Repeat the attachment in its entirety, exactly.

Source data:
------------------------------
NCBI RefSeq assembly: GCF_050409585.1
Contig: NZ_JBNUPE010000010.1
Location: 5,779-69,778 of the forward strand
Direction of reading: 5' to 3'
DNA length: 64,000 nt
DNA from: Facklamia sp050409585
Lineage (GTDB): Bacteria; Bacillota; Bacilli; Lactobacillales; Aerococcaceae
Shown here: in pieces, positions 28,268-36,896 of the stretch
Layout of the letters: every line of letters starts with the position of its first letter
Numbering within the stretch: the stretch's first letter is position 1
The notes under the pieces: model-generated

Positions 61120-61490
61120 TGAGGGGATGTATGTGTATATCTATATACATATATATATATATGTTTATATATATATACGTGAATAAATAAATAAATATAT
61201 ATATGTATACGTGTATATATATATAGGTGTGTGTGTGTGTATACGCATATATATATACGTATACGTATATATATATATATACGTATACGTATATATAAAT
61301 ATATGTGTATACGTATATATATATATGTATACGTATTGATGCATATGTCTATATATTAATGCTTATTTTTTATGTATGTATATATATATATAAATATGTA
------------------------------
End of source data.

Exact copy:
NCBI RefSeq assembly: GCF_050409585.1
Contig: NZ_JBNUPE010000010.1
Location: 5,779-69,778 of the forward strand
Direction of reading: 5' to 3'
DNA length: 64,000 nt
DNA from: Facklamia sp050409585
Lineage (GTDB): Bacteria; Bacillota; Bacilli; Lactobacillales; Aerococcaceae
Shown here: in pieces, positions 28,268-36,896 of the stretch
Layout of the letters: every line of letters starts with the position of its first letter
Numbering within the stretch: the stretch's first letter is position 1
The notes under the pieces: model-generated

Positions 61120-61490
61120 TGAGGGGATGTATGTGTATATCTATATACATATATATATATATGTTTATATATATATACGTGAATAAATAAATAAATATAT
61201 ATATGTATACGTGTATATATATATAGGTGTGTGTGTGTGTATACGCATATATATATACGTATACGTATATATATATATATACGTATACGTATATATAAAT
61301 ATATGTGTATACGTATATATATATATGTATACGTATTGATGCATATGTCTATATATTAATGCTTATTTTTTATGTATGTATATATATATATAAATATGTA